After more than a decade of rising death tolls, the number of motorcycle fatalities on U.S. roads fell sharply last year in most states, including Maryland, which is expected to post one of the steepest declines, according to a report released today.
When final figures are reported by the Governors Highway Safety Association, the drop in motorcycle deaths in Maryland is forecast to be more than 20 percent.
The association said preliminary numbers show declines in motorcycle deaths in three-quarters of the states. The organization, made up of the highway safety offices from each of the states, commissioned a survey of 2009 fatalities from each state, as well as the District of Columbia. It found that through September of last year, the decline was greater than 15 percent. Based on that, it projects a nationwide decline for the full year of at least 10 percent.
"It's good news for motorcyclists in general and safety advocates in particular," said Steve Strohmier, a Dundalk biker who serves as state legislative representative for ABATE of Maryland, a motorcycle advocacy group.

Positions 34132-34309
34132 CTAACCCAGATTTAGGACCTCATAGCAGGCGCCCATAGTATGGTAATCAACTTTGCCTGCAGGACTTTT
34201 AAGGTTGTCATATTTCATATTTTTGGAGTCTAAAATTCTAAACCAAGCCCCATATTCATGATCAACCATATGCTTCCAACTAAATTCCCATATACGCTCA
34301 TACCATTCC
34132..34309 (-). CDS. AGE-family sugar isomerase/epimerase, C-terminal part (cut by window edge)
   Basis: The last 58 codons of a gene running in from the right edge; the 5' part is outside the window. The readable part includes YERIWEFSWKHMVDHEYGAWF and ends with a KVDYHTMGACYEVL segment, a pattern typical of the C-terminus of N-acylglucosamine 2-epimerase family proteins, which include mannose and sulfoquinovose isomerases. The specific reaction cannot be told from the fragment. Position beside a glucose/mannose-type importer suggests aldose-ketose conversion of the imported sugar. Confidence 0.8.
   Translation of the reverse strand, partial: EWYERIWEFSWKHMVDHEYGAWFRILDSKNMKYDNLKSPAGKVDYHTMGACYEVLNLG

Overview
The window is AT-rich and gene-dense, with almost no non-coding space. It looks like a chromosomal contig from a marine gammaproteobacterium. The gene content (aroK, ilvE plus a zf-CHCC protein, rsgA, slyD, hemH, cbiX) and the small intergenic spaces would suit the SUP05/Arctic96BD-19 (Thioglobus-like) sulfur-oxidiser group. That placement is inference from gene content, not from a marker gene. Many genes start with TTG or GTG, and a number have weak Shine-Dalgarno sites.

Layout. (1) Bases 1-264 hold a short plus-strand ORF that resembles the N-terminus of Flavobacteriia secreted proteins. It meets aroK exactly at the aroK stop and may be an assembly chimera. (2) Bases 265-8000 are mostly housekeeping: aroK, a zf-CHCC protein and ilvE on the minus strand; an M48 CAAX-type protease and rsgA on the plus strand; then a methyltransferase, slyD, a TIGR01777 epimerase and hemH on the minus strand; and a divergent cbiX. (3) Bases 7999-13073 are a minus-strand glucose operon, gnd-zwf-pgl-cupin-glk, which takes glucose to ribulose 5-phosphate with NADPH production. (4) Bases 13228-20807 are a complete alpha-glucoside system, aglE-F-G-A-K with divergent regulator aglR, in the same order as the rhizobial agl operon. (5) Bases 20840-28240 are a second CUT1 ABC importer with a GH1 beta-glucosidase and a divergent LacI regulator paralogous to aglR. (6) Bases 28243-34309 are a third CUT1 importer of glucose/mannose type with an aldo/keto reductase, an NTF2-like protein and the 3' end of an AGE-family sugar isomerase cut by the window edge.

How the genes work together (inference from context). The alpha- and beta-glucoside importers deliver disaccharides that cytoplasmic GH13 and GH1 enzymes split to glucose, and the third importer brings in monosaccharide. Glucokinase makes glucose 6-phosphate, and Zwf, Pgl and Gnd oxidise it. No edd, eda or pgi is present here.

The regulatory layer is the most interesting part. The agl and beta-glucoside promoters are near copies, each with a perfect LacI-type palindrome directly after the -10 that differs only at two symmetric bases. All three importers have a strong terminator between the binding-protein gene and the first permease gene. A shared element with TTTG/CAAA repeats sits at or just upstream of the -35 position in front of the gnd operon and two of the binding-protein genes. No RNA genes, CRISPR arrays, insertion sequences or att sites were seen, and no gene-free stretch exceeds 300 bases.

Motorcycle deaths have been a stubborn exception to the prevailing trend of reduced highway fatalities in recent years, in part because of the increasing popularity of the bikes, especially among older riders. Until last year, deaths in motorcycle crashes had shown an increase in every year since 1997.
In 2008, 5,290 people died in motorcycle crashes in the United States, but for last year, the association is projecting a total of 4,762 — a drop of more than 500.
According to the group, the decline is occurring in all sections of the country — with some of the steepest decreases in the Sunbelt. California motorcycle deaths are predicted to be down 29 percent, while Florida expects to report a drop of 27 percent.
Preliminary figures show that Maryland had 63 motorcycle deaths in 2009 compared with 83 the year before. That would represent a 24 percent decrease, but the number of fatalities could increase as reports trickle in from local police agencies.
According to the association, state officials said an important factor in the decline was the recession.